The proposed K08 career development award application describes a 5-year program for the support of the principal investigator, Dr. Kim-Hien Dao, who is a clinician scientist in the transitional phases of developing an independent research program at Oregon Health &Science University (OHSU). Dr. Dao's research experience began with her PhD training in the area of cancer biology and RAS signaling in human fibro sarcoma cell lines. After Internal Medicine residency training, she completed fellowship training in Hematology-Oncology at the University of California at San Diego. Through this experience, as a Clinical Fellow Scholar in the California Institute for Regenerative Medicine Program, she acquired a 2-year postdoctoral research experience under the direction of Dr. Catriona Jamieson and was introduced to hematopoietic stem cell biology. The current application outlines additional years of mentored research with a formal career development plan under the guidance of Drs. Grover Bagby and Brian Druker. Dr. Dao will take advantage of an advisory committee composed of highly successful, NIH-funded medical scientists at OHSU and a research environment with internationally-recognized expertise in Fanconi Anemia (FA) research, stem cell biology, cancer cell biology, and tyrosine kinase signaling. The research proposed will focus on investigating why loss of function mutations in genes of the FA pathway, classically described as a DNA damage response pathway, give rise to hematopoietic stem cells with inherent defects in stem cell fitness. The overall hypothesis is that the FA core complex is involved in stabilizing the nuclear function of beta-catenin and the disruption of this interaction is the molecular basis for the limited replicative and survival potential of FA deficiet hematopoietic stem cells. The main objective is to mechanistically define the interaction between FA pathway and Wnt/beta-catenin signaling.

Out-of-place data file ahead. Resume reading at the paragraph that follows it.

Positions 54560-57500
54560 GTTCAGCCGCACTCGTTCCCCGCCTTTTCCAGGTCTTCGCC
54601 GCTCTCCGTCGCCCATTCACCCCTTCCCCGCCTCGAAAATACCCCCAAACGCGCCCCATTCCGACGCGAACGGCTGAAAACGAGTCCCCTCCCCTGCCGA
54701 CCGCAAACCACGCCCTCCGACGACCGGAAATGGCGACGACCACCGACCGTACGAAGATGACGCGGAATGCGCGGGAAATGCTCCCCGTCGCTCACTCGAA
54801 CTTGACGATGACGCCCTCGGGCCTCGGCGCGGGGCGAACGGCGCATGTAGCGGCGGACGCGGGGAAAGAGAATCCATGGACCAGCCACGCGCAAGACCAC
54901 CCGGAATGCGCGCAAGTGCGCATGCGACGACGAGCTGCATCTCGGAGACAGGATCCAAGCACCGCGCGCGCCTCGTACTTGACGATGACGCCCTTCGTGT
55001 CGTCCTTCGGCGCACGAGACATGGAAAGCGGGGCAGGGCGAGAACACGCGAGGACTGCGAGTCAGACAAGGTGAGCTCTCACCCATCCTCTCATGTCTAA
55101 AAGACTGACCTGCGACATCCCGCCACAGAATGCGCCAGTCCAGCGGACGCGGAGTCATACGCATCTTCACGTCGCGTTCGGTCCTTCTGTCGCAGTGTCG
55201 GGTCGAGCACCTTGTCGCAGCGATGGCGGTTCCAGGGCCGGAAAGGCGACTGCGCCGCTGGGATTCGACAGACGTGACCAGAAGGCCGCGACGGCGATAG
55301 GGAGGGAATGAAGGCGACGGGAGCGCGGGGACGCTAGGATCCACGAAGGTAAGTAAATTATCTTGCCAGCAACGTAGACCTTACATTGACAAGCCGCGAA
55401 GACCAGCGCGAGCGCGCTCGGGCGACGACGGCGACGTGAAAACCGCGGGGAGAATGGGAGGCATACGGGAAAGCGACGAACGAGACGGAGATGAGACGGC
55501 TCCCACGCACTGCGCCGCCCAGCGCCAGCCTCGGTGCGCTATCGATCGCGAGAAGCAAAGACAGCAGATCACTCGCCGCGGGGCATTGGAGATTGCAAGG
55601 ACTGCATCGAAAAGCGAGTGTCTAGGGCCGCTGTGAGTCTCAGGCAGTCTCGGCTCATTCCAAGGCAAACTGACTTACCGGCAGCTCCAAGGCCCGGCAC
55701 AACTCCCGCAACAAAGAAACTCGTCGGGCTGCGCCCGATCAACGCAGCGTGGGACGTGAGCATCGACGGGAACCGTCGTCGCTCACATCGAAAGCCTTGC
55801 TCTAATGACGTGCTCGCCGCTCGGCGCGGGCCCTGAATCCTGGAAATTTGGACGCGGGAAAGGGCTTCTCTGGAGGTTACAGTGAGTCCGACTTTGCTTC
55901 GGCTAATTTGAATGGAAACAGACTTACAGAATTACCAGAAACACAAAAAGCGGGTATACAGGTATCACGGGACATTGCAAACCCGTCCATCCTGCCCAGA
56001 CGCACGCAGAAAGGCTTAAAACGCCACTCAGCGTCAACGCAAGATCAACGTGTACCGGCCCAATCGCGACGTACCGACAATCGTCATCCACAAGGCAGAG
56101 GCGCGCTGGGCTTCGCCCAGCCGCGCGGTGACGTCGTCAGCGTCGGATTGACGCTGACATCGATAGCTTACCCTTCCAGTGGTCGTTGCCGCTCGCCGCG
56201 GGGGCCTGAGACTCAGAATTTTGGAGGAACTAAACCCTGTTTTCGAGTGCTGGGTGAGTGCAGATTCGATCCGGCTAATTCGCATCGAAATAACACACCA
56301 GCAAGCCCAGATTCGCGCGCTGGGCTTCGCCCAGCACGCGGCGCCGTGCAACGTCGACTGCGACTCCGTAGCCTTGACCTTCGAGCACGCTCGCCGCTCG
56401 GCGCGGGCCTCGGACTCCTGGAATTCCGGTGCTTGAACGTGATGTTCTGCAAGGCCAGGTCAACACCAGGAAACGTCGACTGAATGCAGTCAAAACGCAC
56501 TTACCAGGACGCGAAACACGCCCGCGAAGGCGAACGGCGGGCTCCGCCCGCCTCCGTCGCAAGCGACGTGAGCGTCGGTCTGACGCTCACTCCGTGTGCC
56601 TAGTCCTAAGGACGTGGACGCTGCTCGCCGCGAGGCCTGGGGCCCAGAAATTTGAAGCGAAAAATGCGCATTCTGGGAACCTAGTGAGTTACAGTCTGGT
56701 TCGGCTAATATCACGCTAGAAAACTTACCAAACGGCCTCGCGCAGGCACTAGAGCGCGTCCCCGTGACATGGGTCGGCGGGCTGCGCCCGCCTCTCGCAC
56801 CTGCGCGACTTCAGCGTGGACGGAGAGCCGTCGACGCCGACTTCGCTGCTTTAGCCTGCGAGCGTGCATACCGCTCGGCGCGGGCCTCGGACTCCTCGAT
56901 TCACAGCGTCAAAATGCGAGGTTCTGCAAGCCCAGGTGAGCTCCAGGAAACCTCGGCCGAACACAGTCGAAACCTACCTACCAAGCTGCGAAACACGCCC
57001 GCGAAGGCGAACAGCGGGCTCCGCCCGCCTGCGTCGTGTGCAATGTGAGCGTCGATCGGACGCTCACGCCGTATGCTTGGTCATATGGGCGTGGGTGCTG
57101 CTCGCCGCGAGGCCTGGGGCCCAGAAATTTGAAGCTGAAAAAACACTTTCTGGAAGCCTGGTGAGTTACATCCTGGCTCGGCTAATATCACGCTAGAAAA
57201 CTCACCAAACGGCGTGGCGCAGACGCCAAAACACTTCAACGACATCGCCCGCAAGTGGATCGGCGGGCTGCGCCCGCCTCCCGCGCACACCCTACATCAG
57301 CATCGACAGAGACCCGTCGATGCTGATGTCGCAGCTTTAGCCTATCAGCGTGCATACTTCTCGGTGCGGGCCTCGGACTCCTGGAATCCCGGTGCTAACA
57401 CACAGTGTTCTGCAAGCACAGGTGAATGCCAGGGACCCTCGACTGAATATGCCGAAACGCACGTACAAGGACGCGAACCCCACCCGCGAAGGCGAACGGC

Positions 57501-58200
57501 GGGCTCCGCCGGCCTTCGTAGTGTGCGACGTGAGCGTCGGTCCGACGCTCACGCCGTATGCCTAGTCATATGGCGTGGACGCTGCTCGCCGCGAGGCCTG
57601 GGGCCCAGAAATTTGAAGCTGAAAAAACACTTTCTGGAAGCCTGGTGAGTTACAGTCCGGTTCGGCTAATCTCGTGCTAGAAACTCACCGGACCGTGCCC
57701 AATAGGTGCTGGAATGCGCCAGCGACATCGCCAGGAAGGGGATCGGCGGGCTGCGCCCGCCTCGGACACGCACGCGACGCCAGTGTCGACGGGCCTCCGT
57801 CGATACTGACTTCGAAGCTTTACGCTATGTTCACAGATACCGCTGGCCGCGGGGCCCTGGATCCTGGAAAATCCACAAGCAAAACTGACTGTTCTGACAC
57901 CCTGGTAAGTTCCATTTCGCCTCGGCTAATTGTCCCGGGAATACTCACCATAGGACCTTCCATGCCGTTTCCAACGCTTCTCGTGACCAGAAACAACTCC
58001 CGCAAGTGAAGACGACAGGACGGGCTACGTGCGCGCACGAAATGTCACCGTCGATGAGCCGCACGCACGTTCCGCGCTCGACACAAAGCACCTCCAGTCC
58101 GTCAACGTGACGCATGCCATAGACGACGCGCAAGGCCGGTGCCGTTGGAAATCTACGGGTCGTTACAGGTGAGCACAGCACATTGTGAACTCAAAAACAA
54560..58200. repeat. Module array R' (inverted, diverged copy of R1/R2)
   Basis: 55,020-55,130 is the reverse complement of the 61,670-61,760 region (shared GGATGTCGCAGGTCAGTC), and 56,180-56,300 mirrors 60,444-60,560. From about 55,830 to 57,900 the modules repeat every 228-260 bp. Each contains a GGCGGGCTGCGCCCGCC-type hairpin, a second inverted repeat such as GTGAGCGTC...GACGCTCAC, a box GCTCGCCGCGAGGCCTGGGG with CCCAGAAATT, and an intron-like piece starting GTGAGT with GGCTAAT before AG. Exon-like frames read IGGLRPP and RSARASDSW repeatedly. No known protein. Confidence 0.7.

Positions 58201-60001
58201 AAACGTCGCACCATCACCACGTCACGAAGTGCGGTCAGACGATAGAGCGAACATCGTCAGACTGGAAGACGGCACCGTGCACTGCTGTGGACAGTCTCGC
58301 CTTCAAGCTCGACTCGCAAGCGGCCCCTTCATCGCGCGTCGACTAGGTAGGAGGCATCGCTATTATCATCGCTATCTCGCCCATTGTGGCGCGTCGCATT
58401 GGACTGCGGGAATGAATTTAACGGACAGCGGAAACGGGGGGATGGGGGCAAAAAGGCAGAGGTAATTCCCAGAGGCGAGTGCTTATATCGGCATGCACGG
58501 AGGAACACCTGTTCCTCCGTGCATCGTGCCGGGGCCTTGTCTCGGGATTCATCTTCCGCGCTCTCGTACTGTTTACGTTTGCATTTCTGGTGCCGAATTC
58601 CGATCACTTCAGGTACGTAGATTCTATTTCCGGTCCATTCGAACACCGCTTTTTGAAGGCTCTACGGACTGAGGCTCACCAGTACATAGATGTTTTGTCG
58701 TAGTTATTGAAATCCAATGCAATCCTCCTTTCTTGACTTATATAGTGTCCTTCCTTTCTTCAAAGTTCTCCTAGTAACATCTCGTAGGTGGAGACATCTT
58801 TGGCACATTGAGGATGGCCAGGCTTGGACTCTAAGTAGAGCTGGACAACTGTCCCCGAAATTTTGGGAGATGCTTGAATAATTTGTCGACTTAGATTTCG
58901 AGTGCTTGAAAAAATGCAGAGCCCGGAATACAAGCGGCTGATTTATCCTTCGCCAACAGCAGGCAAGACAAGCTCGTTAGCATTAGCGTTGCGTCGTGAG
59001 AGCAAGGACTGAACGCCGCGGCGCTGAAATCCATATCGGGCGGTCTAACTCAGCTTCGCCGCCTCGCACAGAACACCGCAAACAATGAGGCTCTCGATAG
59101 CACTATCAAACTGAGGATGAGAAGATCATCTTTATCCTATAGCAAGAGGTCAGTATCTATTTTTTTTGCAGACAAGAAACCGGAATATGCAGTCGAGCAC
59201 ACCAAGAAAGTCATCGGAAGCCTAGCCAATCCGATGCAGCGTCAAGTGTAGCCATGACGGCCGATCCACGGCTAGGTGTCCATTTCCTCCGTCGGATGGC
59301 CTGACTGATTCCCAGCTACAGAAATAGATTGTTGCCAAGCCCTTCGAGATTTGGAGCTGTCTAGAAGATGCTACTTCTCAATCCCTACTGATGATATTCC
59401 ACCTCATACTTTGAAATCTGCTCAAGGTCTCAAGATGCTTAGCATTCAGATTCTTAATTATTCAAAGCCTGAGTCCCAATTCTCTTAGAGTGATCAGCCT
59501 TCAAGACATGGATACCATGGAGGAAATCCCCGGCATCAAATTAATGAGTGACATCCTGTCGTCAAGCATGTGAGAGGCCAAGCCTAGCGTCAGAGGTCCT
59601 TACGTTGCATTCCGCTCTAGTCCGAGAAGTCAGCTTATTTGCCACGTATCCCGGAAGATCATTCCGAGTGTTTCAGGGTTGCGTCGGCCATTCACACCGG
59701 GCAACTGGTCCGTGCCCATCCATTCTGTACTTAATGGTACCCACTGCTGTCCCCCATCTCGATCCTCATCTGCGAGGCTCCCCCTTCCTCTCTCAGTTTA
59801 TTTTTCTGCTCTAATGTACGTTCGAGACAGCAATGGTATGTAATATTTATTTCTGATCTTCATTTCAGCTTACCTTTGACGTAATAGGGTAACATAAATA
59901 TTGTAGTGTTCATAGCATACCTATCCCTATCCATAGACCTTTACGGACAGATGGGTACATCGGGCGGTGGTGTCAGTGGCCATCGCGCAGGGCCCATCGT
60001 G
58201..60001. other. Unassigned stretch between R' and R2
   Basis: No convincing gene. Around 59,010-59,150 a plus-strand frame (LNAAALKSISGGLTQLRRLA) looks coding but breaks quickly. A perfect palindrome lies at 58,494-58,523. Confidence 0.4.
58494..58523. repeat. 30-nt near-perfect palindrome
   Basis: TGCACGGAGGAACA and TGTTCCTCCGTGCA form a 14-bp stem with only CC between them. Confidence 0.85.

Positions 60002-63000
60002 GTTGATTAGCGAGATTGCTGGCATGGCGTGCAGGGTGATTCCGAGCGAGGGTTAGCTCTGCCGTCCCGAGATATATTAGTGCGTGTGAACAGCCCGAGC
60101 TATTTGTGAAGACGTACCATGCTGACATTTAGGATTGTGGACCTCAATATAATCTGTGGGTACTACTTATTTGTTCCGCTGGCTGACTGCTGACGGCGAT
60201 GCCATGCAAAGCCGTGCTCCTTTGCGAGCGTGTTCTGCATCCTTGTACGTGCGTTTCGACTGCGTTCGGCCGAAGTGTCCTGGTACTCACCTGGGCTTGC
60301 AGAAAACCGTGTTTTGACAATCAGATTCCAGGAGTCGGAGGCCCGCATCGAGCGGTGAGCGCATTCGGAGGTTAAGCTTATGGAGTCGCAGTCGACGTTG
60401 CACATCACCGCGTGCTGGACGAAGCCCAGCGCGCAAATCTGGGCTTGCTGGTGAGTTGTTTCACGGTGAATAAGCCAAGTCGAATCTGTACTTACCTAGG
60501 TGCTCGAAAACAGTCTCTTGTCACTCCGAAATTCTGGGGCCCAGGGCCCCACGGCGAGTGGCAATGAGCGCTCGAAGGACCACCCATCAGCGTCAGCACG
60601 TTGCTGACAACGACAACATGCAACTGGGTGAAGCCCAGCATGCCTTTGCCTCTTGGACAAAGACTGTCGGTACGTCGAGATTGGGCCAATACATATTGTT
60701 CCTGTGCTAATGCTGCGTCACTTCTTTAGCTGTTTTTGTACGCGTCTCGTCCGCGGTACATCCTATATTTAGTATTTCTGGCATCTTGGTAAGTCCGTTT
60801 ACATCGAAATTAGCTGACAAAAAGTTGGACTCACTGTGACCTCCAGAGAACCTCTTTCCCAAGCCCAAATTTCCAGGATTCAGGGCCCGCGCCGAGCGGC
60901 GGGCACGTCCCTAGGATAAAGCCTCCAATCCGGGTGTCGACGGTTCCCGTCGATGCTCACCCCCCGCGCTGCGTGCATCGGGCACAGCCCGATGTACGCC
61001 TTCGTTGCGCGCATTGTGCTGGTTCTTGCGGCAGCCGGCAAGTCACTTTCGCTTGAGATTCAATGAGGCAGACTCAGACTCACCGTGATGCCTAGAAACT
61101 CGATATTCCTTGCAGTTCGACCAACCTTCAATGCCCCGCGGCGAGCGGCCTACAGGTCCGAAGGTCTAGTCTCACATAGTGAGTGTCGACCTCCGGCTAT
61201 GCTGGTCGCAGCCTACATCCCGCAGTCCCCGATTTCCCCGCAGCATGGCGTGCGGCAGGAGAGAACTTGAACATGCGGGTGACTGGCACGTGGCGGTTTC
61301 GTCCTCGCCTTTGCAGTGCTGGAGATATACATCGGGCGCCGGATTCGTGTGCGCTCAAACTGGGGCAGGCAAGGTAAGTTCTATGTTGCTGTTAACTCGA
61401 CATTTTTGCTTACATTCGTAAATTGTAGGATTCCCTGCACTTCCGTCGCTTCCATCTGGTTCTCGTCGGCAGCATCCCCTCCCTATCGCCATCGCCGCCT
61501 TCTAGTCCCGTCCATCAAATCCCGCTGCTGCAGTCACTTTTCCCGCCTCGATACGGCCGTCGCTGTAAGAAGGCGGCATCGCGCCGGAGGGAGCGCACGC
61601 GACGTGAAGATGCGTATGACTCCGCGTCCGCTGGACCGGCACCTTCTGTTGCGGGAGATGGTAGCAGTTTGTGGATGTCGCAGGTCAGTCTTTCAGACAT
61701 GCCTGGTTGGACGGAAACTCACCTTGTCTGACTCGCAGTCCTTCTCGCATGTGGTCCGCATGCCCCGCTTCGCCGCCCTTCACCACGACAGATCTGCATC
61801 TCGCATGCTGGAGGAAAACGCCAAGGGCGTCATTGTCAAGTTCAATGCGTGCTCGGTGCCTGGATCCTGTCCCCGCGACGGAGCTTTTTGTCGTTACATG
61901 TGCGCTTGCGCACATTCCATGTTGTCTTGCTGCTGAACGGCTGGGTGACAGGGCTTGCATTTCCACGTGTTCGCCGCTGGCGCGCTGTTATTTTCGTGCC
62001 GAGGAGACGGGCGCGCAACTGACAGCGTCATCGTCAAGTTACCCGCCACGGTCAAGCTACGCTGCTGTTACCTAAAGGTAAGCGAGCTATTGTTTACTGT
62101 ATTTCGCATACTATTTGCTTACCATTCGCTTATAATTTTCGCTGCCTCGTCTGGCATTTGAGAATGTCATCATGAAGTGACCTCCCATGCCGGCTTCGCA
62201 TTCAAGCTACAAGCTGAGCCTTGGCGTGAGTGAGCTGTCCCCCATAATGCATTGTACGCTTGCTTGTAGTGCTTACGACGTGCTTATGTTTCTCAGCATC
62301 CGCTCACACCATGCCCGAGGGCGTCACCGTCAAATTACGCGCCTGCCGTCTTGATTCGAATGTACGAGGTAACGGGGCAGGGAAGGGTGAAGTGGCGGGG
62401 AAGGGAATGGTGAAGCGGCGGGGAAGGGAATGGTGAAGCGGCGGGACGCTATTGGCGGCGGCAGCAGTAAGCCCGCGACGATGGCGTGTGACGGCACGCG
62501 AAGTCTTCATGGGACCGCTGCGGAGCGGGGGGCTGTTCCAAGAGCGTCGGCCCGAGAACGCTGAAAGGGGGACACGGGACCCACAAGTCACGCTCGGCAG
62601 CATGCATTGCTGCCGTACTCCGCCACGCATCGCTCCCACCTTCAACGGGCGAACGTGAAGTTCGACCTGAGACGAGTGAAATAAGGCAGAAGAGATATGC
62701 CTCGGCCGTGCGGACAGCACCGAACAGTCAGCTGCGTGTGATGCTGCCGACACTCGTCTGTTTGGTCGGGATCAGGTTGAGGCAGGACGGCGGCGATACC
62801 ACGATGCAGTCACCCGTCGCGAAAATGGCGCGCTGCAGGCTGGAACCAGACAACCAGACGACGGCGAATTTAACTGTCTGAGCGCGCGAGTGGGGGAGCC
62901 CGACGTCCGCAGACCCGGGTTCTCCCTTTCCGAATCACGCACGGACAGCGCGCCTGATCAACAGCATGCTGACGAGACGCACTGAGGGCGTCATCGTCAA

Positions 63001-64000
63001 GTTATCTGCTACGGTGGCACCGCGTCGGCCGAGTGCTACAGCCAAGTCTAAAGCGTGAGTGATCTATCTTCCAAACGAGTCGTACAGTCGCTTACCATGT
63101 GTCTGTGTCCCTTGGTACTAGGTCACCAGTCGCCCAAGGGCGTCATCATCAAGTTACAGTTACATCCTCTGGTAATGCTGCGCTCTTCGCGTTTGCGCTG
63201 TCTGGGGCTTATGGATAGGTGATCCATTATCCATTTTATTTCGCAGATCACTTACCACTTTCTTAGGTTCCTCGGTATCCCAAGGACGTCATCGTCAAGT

The specific aims i nclude: 1) Determine whether proteins of the FA core complex increase protein stability and/or nuclear localization of beta-catenin;2) Determine whether FANCL directly mono-ubiquitinates beta-catenin leading to its enhanced nuclear activity;and 3) Define specific perturbations in Wnt/beta-catenin signaling in FA-deficient hematopoietic stem cells during development and bone marrow failure in an in vivo model of FA. If the susceptible pool of hematopoietic stem cells to malignant clonal evolution is defined by deficient Wnt/beta-catenin signaling, then disease progression in patients with bone marrow failure might be subverted by manipulating targets of the Wnt/beta-catenin pathway that would restore the fitness of the hematopoietic stem cells in a selective microenvironment. The mentored K08 award will directly advance her scientific development by protecting her effort towards her research project and career development plan. These transitional steps are necessary for her to achieve her long-term career goal of becoming a productive, independent researcher in academic medicine with sustained extramural funding.

Public Health Relevance